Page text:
We started our tasting with a 2012 white wine called La Bora Lunga made entirely of Spergola, a native variety of Emilia-Romagna that, for a long time, was confused with Sauvignon Blanc, but which, is in fact, very much its own grape pretty much exclusively grown in the region.  The wine was a rich golden color with a nose of ripe melons that gave way to a rich-tasting yet medium bodied white wine that finished with a minerally lick of damp earth. It was very much unlike anything I’d ever had before and made me excited to taste what came next.

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the family’s aceto balsamico barrels

Next, we tried a sparkling white wine called L’Artiglio from 2010 that was also made from Spergola that had spent three years sur-lie. The nose was all honey and figs while the wine was full-bodied yet clean with notes of sage, grapefruit, and a minerally finish that called to mind the best Champagne. It was complex and delicious.

We followed that up with another sparkling white called Terbianc that went through secondary fermentation in-bottle, and was made from a variation of the usually blah-Trebbiano grape called Trebbiano Modenese.  The grapes came from a vineyard planted with 120-year old vines. The skins stayed in contact with the juice all through the first fermentation, giving the wine a rich yellow almost orangey color. The wine had a slight appley nose but opened into a lightly bitter sparkling wine with bracing acidity and flavors of grapefruit and marmalade.  It pairs splendidly, Nick promised, with the region’s classic dish of Tortelli stuffed with Ricotta and herbs and drenched in butter. I believed him.

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the hand-riddling going on in the 16th century cellar of Cinque Campe

Finally we made it to the good stuff – the realest of the real Lambruscos I’ve ever tasted.  We opened up with the 2011 Rio degli Sgoccioli, a Lambrusco that, according to Nick, was made in the truly ancient style. This was the most elegant Lambrusco I’ve ever tried. There was nothing rustic about this wine – it was all finesse with a beautiful cranberry color that, if not for the bubbles, could have been mistaken for a Beaujolais. It was all roses, raspberries, and a touch of yeast, with a delicate body and a tang of minerality on the finish that made me crave another (and another and another) sip.

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One of the labels with a drawing from Nick’s 2-year old son

Lulled into the kind of great-wine-induced trance that made me feel like I could die any moment and do so happily, Nick wanted us to try one last wine – his classic 2011 CinqueCampe Rosso that was the most traditional Lambrusco they made. The wine comes wrapped in a label decorated with a drawing by Nick’s 2-year old son – yet another endearingly charming detail. This was the kind of Lambrusco I’d been looking for the whole trip with notes of blackberries, licorice, and a touch of bitterness on the finish. This Lambrusco was made up of 85% Grasparossa, 10% Malbo Gentile to give the wine body and 5% Marzemino to contribute some elegance.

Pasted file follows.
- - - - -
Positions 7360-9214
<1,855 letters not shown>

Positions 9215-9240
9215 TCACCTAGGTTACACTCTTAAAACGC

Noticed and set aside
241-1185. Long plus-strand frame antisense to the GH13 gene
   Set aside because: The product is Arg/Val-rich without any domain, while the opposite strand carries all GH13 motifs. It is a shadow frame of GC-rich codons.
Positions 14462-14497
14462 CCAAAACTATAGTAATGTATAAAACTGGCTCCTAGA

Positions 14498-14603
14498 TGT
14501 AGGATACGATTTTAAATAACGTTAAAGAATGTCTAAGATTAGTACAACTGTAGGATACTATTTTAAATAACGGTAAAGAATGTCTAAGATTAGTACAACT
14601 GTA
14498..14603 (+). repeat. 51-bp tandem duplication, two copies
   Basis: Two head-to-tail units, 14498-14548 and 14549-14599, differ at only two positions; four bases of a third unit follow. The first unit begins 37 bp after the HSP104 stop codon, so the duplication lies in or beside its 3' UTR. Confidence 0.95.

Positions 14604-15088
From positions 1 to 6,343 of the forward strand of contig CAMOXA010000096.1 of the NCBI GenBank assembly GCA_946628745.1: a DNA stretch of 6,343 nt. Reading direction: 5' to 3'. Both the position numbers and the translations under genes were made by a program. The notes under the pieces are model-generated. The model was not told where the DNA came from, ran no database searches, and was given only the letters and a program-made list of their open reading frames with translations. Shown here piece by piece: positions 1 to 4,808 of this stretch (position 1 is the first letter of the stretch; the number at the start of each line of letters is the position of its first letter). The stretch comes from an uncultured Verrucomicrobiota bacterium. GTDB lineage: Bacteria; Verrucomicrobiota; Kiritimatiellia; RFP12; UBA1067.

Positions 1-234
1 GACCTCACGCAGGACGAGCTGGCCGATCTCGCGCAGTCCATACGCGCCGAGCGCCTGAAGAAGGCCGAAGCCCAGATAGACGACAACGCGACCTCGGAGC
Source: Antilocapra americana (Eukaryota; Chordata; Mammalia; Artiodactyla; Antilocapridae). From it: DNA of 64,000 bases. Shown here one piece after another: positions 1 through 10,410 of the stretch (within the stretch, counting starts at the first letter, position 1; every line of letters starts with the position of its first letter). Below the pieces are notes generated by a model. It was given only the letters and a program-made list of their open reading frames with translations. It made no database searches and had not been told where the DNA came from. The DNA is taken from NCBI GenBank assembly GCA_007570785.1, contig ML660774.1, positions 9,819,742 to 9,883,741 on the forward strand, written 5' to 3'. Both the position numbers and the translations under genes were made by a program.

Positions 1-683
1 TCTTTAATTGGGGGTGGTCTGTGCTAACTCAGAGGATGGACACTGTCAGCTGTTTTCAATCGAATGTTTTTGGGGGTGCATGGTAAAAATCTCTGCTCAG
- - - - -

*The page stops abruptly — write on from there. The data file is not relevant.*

Thrilled with how thrilled we were, Nick ran down to his cellar and pulled a bottle of the 2012 vintage of this same wine – not even labeled yet! We must, he insisted, try this, too. We didn’t put up much of a fight. The 2012 vintage was entirely different – with more fruit than the 2011 with notes of strawberries that were reminiscent of Peidmont’s Grignolino and lighter, with even more minerality.

Just to make sure we all had a good nap on the way back to Parma, Nick also brought out a bottle of his desert wine called Tribülê from the 2010 vintage and it was incredible. Too incredible to write down tasting notes, apparently, but I came home with a bottle of it in my suitcase so… enough said.

Leaving Cinque Campi was hard to do, but thanks to James Koch, who imports the wines into the states, I can always pick up a bottle stateside, too.  The whole day with Nick at Cinque Campi was fascinating and delicious – just like his wines. Seeing this kind of truly artisinal (none of the wines has a production that exceeds 500 bottles) and family-run winery was a really special experience and reaffirmed all my feelings about supporting smaller producers who make wine with passion, history, and so much soul.

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the aftermath of our epic tasting

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It’s been over a year since I’ve taken the time to write about the 20-something wine palate. Last I checked in, Millenials were mad for Malbec – but that was a while ago and, while I’m sure there are still plenty of 20-somethings throwing back these easy-drinkers from Argentina, there’s plenty more to catch everyone up on.